Martin Shkreli's Complaint Leads to a $100 Million FTC Settlement for This Biotech

Published: Jan 20, 2017

Martin Shkreli's Complaint Leads to a $100 Million FTC Settlement for This Biotech January 19, 2017
By Alex Keown, BioSpace.com Breaking News Staff

NEW YORK –Mallinckrodt ARD Inc. will pay $100 million to settle federal complaints the company violated antitrust laws after acquiring the rights to a drug that “threatened its monopoly in the U.S. market for adrenocorticotropic hormone (ACTH) drugs.”

The Federal Trade Commission said that Mallinckrodt benefited from an existing monopoly for its ACTH drug, Acthar, a specialty drug used to treat seizures and spasms in infants. According to the complaint, Mallinckrodt “illegally acquired the U.S. rights to develop a competing drug, Synacthen Depot,” which stifled competition. Mallinckrodt acquired Synacthen from Novartis . The FTC said other companies were prevented from using the Synacthen assets to develop a synthetic ACTH drug and allowed Mallinckrodt to maintain “extremely high prices for Acthar.” According to the complaint, Acthar treatment for an infant with infantile spasms can cost more than $100,000.

“Questcor took advantage of its monopoly to repeatedly raise the price of Acthar, from $40 per vial in 2001 to more than $34,000 per vial today—an 85,000 percent increase,” FTC Chairwoman Edith Ramirez said in a statement. “We charge that, to maintain its monopoly pricing, it acquired the rights to its greatest competitive threat, a synthetic version of Acthar, to forestall future competition. This is precisely the kind of conduct the antitrust laws prohibit.”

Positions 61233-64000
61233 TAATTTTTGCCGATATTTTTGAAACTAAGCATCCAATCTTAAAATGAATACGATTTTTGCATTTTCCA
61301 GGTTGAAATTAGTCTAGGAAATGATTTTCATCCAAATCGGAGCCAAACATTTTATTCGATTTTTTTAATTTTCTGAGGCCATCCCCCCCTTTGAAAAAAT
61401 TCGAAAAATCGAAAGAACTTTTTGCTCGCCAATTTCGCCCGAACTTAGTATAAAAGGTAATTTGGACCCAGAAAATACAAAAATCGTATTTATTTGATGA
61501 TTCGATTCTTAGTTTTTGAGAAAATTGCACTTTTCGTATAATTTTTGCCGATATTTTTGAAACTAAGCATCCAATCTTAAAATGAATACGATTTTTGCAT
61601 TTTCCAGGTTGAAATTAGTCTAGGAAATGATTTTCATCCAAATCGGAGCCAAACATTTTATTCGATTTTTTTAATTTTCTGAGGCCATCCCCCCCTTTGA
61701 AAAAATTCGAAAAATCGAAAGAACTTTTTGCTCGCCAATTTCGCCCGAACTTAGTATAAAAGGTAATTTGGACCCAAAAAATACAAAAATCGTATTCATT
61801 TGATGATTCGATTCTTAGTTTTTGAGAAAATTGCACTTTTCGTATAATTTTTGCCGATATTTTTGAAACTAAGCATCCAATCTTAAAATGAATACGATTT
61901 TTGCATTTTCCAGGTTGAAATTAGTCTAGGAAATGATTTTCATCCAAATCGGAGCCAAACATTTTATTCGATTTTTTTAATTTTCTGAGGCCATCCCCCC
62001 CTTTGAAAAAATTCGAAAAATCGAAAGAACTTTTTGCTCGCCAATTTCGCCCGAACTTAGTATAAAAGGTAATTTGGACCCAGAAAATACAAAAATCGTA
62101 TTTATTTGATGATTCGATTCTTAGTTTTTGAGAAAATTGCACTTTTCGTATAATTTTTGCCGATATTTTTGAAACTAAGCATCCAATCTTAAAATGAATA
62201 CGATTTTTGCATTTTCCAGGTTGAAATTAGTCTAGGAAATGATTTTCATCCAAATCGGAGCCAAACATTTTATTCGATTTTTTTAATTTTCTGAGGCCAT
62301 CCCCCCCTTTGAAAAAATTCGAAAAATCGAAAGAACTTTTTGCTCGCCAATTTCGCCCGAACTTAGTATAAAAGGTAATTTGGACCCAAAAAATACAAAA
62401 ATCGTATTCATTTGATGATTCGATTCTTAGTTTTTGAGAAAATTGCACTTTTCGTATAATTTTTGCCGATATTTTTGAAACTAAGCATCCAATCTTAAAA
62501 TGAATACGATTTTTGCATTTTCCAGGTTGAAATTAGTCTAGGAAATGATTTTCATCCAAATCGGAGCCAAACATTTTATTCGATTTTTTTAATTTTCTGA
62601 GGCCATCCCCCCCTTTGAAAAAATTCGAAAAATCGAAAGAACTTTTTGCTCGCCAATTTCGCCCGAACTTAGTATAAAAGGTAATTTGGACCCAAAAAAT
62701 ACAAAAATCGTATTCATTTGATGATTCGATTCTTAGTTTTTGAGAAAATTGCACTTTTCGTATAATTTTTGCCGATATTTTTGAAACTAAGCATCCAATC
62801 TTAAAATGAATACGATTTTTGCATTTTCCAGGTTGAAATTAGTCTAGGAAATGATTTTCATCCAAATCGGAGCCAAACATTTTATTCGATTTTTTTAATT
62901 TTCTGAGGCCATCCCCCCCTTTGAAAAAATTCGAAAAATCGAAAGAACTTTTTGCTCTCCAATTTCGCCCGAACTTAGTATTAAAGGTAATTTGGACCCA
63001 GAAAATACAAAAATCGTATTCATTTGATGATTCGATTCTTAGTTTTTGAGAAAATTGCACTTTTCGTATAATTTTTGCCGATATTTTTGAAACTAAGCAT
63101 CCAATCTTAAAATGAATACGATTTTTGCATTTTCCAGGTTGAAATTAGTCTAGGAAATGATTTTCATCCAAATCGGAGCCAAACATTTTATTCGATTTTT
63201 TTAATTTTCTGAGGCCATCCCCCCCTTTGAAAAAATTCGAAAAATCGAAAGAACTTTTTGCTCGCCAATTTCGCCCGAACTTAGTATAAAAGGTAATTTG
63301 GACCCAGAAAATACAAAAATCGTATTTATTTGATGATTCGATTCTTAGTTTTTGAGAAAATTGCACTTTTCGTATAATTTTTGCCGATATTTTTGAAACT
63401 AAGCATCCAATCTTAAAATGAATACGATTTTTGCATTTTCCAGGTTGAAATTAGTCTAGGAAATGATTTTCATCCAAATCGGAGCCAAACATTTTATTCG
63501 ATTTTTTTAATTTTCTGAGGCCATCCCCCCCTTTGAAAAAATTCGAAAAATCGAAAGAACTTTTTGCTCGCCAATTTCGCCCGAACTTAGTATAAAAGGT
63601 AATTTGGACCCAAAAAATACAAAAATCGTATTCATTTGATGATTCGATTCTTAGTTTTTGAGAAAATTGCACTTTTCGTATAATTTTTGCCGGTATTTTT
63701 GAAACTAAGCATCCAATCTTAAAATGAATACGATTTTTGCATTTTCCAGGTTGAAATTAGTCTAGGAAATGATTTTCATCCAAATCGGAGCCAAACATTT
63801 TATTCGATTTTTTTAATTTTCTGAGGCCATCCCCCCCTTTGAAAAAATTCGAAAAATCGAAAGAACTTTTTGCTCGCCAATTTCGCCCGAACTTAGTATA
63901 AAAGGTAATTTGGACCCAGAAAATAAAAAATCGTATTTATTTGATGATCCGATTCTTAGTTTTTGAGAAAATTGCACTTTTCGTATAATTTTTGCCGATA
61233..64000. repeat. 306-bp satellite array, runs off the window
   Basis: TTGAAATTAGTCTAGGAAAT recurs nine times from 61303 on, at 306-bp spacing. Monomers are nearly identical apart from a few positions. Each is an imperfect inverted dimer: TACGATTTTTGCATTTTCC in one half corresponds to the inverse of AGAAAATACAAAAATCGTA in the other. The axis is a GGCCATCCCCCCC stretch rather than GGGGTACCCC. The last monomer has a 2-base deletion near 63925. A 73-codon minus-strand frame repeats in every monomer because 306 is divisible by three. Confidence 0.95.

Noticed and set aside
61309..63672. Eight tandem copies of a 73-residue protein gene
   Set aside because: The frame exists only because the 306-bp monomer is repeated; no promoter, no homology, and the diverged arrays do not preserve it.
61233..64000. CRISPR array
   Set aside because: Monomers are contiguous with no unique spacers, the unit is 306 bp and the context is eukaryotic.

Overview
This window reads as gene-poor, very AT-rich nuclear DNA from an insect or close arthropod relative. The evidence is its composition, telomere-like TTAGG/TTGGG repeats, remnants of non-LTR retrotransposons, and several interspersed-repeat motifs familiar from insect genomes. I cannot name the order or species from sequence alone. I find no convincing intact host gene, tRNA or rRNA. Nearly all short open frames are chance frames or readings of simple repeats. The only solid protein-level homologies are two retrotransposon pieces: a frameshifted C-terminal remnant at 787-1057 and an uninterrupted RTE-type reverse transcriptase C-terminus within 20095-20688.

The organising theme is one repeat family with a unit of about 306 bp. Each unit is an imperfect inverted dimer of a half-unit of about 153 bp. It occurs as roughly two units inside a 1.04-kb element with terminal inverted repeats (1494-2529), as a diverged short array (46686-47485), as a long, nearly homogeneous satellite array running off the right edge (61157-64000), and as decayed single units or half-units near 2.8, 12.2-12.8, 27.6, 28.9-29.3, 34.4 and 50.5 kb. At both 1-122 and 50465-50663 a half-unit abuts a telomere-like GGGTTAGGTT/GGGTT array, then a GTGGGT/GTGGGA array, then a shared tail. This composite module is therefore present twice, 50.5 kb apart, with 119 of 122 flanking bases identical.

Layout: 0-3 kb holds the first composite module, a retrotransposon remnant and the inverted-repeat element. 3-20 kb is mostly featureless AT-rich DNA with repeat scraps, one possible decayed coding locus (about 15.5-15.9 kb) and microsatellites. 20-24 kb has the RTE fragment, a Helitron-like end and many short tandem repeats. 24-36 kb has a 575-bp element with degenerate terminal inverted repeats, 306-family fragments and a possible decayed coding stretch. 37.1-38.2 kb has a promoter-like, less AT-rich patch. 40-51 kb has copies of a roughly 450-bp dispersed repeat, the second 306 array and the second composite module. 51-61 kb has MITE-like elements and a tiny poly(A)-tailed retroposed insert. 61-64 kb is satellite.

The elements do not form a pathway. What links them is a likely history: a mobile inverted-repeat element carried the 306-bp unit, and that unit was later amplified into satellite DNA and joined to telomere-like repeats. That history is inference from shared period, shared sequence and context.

In a statement on its website, Mallinckrodt said it has cooperated fully with the FTC regarding Synacthen.

"We are pleased with the agreement reached to resolve this legacy matter, although we continue to strongly disagree with allegations outlined in the FTC's complaint, believing that key claims are unsupported and even contradicted by scientific data and market facts, and appear to be inconsistent with the views of the FDA,” a Mallinckrodt spokesperson said in the statement.

Mallinckrodt said it currently derives no U.S. revenue from Synacthen Depot and the resolution of this matter will not impact Mallinckrodt's net sales.

Interestingly, in a pot calling the kettle black scenario, the company has been under FTC investigation since 2014 after Martin Shkreli filed a lawsuit against Mallinckrodt in 2014 for its practices. The lawsuit was filed while Shkreli helmed Retrophin. CNBC reported that Retrophin had bid on Synacthen, but was outbid by Mallinckrodt. In the complaint, Retrophin said Mallinckrodt wanted to shut down any drug that could compete with Acthar. Retrophin settled its case against Questcor (now Mallinckrodt) in 2015 after Questcor paid Retrophin $15.5 million, CNBC reported. Shortly after Retrophin was paid, the company terminated Shkreli for mismanagement of funds.

Shkreli was later condemned for the price hike of the 65-year-old Daraprim—a decision he roundly defended, even suggesting he could have increased the price even more. Shkreli is currently awaiting trial for multiple charges of federal securities trade fraud. He is scheduled to go before a judge on June 26, 2017. Although a lightning rod of criticism during his time helming Turing Pharmaceuticals and the Daraprim price hike, Shkreli was ultimately brought down from his time spent as a hedge fund manager. Shkreli was charged by federal authorities on Dec. 17. The seven count indictment against Shkreli included multiple charges of securities fraud, securities fraud conspiracy and wire fraud conspiracy.

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